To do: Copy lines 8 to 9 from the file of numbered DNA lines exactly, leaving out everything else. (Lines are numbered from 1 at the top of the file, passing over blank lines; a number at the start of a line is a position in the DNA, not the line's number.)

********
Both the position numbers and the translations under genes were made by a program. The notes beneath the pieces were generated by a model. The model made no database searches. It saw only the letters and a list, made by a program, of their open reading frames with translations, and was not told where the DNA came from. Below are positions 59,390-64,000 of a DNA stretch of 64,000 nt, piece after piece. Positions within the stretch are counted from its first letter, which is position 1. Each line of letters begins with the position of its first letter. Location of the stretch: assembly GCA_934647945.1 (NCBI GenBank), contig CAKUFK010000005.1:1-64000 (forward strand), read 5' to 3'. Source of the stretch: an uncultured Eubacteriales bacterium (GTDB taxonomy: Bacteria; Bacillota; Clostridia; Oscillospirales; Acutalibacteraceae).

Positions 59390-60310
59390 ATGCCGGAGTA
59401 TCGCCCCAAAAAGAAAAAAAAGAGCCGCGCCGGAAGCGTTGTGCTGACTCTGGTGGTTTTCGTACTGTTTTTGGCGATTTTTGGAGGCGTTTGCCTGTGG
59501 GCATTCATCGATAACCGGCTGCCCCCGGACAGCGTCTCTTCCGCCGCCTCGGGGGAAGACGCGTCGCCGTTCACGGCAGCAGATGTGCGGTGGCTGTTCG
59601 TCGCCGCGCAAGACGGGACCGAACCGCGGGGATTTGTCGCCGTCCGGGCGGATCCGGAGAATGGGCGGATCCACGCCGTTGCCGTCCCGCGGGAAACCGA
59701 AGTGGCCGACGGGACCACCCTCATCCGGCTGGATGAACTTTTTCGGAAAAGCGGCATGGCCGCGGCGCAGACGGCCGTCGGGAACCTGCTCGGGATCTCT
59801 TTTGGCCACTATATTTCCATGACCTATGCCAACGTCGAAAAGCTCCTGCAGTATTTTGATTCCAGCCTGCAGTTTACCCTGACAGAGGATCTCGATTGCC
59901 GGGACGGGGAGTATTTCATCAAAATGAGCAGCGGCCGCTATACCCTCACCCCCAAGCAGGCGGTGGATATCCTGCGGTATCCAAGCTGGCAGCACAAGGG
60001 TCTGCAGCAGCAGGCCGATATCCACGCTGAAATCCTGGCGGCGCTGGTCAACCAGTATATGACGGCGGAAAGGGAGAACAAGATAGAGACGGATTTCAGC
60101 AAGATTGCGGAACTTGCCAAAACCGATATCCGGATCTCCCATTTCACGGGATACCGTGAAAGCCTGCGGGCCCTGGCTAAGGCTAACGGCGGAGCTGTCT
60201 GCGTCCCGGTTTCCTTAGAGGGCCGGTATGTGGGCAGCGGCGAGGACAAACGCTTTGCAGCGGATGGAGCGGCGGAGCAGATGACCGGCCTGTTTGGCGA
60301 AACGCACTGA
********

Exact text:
59801 TTTGGCCACTATATTTCCATGACCTATGCCAACGTCGAAAAGCTCCTGCAGTATTTTGATTCCAGCCTGCAGTTTACCCTGACAGAGGATCTCGATTGCC
59901 GGGACGGGGAGTATTTCATCAAAATGAGCAGCGGCCGCTATACCCTCACCCCCAAGCAGGCGGTGGATATCCTGCGGTATCCAAGCTGGCAGCACAAGGG